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Theme Parks & Accidents. What You Need to Know

Theme Parks & Accidents. What You Need to Know

In this podcast, Accredited personal injury law expert and BPC Lawyers Partner, Courtenay Poulden discusses what legal recourse is available to people who have sustained injuries on a ride or because of a ride.



Dan: You may have heard of the horrendous accident that occurred at the Melbourne show last week when a woman was struck by a roller coaster. Shyla Rodden is believed to have walked onto the track of the Rebel Coaster ride to retrieve her phone when she was struck by a moving carriage on Sunday. The 26 year old who was working at the show is believed to have been thrown into the air on impact and fallen nine metres to the ground. She consequently sustained significant injuries to the brain, ribs, arms, legs and feet at the time of recording this podcast, she sadly remains in the ICU. Of course, these types of accidents aren’t unusual in the context of theme parks with a history of terrible accidents, possibly none worse than the Dream World Water rapid ride that claimed the lives of a number of people. It begs the question what legal recourse is available to people who have sustained injuries on a ride or because of a ride? Well, to find out, I’m with award winning personal injury law specialist Courtenay Poulden from Beilby Poulden Costello, a leading Sydney compensation practice. Courtenay, another tragic case.

Courtenay: It is Dan, and as you said, they’re not uncommon incidents. Fortunately, not all of them are as tragic as the Dream World cases that you spoke of, or this very serious accident in Melbourne. But you’re dealing with machinery at heights and at speed and it’s always going to have risks for patrons.

Dan: Courtenay, what are the options for people who have been injured on a ride in seeking compensation for those injuries?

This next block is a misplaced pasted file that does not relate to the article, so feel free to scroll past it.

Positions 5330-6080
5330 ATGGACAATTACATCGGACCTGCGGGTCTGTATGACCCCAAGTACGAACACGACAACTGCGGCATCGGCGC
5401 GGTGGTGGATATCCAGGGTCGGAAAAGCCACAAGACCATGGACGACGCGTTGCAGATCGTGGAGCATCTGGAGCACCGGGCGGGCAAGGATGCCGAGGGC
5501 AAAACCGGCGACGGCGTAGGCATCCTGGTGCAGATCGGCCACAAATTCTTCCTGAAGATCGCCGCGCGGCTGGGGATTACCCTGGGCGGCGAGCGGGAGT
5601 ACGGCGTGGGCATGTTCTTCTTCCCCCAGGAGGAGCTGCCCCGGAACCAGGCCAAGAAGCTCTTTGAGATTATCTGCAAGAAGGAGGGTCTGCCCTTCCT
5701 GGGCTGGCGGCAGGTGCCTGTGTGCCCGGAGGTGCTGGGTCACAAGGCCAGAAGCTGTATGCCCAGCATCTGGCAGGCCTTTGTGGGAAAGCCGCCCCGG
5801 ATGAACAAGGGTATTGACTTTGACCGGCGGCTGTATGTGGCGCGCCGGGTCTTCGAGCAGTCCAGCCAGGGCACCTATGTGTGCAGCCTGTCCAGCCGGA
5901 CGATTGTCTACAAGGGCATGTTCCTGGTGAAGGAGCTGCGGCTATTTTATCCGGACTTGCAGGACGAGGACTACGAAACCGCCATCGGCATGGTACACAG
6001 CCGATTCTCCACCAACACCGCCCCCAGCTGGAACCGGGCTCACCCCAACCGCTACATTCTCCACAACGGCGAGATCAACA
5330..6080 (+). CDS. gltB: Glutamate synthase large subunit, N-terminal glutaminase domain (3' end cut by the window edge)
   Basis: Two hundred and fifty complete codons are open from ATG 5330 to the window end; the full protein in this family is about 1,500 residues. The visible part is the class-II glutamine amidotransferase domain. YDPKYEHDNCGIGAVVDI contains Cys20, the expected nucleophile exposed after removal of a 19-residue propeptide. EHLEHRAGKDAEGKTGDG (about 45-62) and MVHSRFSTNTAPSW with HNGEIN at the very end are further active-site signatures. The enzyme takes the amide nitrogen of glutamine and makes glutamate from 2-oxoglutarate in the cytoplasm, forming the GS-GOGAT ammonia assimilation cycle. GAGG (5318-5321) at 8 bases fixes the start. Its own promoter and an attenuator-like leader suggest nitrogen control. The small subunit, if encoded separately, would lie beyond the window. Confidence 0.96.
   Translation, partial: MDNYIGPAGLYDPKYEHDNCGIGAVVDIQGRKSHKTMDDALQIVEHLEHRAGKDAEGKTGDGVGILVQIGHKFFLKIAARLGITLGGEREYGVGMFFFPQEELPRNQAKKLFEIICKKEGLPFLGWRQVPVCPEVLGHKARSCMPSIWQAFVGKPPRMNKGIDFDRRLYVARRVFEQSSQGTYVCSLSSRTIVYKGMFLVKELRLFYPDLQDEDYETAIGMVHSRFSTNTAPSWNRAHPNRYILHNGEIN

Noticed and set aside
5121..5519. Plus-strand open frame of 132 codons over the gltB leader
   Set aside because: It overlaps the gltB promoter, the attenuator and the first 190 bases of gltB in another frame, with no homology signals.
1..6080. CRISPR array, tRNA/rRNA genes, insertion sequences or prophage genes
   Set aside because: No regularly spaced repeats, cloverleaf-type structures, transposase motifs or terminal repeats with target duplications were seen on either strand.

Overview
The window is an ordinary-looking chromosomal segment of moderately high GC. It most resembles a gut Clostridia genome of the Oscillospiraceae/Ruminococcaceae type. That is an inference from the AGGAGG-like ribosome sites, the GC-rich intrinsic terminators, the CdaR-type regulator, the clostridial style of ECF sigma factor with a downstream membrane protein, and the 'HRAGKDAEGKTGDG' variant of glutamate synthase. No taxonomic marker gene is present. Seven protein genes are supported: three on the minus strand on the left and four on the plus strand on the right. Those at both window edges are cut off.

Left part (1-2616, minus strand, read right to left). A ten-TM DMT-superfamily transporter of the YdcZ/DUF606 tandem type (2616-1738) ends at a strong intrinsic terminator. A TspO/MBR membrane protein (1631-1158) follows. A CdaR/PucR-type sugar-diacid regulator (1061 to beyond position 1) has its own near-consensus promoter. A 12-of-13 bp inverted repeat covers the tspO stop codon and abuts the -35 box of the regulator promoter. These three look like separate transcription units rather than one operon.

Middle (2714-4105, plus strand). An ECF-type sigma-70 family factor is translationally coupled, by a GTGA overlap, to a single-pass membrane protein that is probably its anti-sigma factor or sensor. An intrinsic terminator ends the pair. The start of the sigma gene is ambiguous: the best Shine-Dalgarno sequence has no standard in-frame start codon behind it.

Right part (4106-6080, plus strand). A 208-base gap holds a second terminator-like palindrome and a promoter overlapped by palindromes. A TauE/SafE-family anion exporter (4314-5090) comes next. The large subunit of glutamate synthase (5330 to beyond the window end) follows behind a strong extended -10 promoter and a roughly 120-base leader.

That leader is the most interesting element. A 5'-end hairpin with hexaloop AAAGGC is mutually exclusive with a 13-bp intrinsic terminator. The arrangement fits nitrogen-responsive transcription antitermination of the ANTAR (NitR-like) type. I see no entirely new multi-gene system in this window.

Courtenay: Well, there’s no question that the operators of the theme park have a duty of care to everybody who enters their premises to take reasonable care for their safety, and if there’s a breach of that duty, then there’s no doubt there’s legal recourse. It’s a different situation in some ways to a lot of other ways that you look at compensation. Because here you have not only a negligence case where breach of duty of care is important, but you also have a contractual circumstance whereby when you buy your ticket for the ride, you essentially enter into a contract with the operator of the ride, and one of their obligations that’s implied in that contract is that they will take proper care for your safety. Now, in those circumstances, their failures almost inevitably lead to you having rights to take proceedings against them.

Dan: Courtenay, what about those circumstances where some of those disclaimers might essentially try to abrogate responsibility? Do they hold up in the cold light of day?

Courtenay: Well, that will depend on the circumstances. You’ll find that most of the backs of the tickets, to the extent anyone looks at them, saying the clause that say that we won’t be liable for injuries caused by our negligence and otherwise, but in some circumstances they do get their protection, but most of them they don’t. I’ll give you some examples of where you have different problems. Let’s take one of the obvious circumstances where a person’s unsuitable for a ride by reason of their age or their height or their weight and that they’re let on in breach of their own regulations.

There are circumstances where the machinery that’s been used let’s take a Ferris wheel type situation or a ride where the maintenance has not been properly upkept and they haven’t complied with occupational health and safety standards. The design of the ride may not be suitable and certainly not suitable, or there may be operation errors. One of the obligations of an operator of a fun park or theme park is to ensure that its staff has had adequate and proper training. That might mean, for example, from your own experience, I’m scared of these things, now, I don’t go near them, but when I did, you’d be locked into a frame. You’d have to make sure that latches were properly in place and those types of things, failure to train your staff to perform those safety steps is also something that you probably can’t protect by reason of an exclusion clause in the contract.

Dan: Courtenay, I know that both you and I don’t know a whole lot about this particular case in Melbourne, but there is a suggestion that this girl has walked in front of this moving carriage. It does then enliven this topic around contributory negligence, doesn’t it?